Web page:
BOSTON — A bill targeting the behavior of motorists in Massachusetts is suddenly in the fast lane.

House Speaker Robert DeLeo said Monday he plans to bring a bill banning handheld cellphone use while driving to the floor next week, days after the state Senate is expected to vote on the legislation.

Though the Senate has passed versions of the bill in each of the last two sessions, House leadership has not brought it up for debate in that chamber. DeLeo said in a Sunday television interview that he expected the House would approve the legislation this year, and on Monday attached a timeline to that projection.

"Hopefully, the Senate takes it up on Thursday, possibly, then it's my hope that we take it up next week, next Wednesday," the Winthrop Democrat told reporters after meeting with Gov. Charlie Baker and Senate President Karen Spilka. "That's at least my goal right now."

The Senate has teed up its distracted driving bill (S 2198) for Thursday, when senators are also expected to be working to file their amendments to the fiscal 2020 budget.

Texting while driving is already illegal in Massachusetts under a 2010 law, and if a broader ban is passed, Massachusetts would become the 17th state to prohibit handheld phone calls and other device use behind the wheel.

DeLeo's recent comments indicate there's now interest in enacting some sort of ban among the Democratic leadership of both branches of the Legislature and the Republican governor.

Baker in January filed a traffic safety package that included hands-free language along with other provisions on seat belts and work zone speed limits.

"I'm optimistic based on the fact that there seems to be a conceptual agreement that this is something that would be good to get done, but I recognize and appreciate the fact that the details on this one, and some of the concerns people have about who gets pulled over and why, are legitimate ones and hard ones to deal with," Baker said.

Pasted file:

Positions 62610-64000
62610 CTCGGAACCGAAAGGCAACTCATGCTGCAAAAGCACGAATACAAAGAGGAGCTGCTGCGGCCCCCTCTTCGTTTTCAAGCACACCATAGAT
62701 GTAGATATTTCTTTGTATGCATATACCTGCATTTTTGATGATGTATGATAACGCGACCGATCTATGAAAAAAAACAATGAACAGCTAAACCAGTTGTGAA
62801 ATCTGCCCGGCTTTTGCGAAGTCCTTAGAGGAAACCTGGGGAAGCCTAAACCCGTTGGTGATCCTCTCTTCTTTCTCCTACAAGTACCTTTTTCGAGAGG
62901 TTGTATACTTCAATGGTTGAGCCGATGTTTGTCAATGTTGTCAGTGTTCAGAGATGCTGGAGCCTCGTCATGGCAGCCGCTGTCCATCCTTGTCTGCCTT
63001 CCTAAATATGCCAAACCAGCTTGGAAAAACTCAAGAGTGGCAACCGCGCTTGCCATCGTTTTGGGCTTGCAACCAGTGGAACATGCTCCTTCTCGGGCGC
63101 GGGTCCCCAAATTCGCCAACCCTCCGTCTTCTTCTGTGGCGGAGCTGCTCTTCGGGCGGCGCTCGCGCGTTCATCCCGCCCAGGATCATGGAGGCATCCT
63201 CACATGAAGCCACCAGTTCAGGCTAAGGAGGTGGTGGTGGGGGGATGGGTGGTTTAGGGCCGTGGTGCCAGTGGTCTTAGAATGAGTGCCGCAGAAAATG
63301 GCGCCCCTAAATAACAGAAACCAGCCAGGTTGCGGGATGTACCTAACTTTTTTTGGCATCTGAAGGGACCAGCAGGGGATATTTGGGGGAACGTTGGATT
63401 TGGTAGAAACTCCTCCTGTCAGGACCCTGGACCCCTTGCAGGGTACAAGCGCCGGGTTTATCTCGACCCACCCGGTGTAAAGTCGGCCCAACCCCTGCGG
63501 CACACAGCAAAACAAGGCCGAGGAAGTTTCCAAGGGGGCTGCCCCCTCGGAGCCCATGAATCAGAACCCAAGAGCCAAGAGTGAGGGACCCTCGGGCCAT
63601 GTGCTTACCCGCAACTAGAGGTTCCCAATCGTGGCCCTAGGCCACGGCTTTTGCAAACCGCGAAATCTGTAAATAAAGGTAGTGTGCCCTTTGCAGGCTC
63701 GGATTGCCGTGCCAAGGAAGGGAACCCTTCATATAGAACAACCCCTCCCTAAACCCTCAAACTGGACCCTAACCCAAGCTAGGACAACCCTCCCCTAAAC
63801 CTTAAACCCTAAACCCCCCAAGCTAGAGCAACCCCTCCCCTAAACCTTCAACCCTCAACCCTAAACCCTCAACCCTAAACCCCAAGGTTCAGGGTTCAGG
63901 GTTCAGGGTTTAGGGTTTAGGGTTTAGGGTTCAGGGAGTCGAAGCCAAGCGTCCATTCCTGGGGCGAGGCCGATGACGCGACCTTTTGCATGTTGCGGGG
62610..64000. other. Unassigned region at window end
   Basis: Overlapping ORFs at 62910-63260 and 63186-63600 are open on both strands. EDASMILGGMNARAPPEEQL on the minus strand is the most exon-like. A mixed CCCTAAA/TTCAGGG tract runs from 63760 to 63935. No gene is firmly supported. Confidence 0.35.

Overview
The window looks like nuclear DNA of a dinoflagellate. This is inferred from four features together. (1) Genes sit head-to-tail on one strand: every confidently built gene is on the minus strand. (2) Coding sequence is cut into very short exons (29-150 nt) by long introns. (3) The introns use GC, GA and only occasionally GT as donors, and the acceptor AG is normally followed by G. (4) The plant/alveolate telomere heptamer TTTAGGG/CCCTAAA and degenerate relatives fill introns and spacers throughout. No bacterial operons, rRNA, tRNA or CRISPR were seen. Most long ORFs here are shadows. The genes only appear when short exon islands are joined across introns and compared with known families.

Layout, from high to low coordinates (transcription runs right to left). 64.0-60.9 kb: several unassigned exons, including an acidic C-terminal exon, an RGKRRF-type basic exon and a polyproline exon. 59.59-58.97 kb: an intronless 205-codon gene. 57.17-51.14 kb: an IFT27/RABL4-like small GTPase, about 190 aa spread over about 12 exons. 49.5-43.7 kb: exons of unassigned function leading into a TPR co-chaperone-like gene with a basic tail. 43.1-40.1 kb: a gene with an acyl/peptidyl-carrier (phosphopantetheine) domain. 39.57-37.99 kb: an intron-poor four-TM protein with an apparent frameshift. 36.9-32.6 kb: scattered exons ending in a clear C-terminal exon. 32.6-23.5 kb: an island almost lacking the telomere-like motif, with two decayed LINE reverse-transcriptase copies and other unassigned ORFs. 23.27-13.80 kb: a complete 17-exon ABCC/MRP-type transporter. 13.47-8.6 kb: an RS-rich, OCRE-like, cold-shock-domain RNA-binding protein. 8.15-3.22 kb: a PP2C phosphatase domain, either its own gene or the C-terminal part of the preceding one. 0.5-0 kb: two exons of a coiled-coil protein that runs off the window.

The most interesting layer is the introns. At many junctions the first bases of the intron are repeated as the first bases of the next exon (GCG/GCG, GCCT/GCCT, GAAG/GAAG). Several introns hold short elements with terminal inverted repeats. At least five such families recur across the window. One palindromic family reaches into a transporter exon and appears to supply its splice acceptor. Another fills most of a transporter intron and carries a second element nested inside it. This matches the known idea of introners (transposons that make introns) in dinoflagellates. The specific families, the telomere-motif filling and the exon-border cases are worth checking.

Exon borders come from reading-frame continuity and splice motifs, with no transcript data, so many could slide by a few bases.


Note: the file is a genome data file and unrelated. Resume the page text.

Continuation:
The Senate bill includes a requirement that police collect data on traffic stops to track and identify any disparate enforcement, including information on the driver's age, gender and perceived race and ethnicity. Several of the 29 amendments senators filed to the bill seek to tweak or eliminate that requirement.

Former Rep. Byron Rushing, a senior member of DeLeo's leadership team who lost his reelection bid last year, had raised concerns about the idea of tougher distracted driving laws because of racial profiling concerns but had said the version of the bill the Senate passed in 2018 included that began to address his concerns.

DeLeo said he considers the bill to be "two-pronged," with distracted driving and racial profiling components.

He plans to meet this week with Transportation Committee House Chair William Straus and Rep. Joseph Wagner, a former co-chair of that committee who is now assistant majority leader, to discuss the issue. DeLeo said he also wants to hear from "a number of members as well in terms of what their opinions are."

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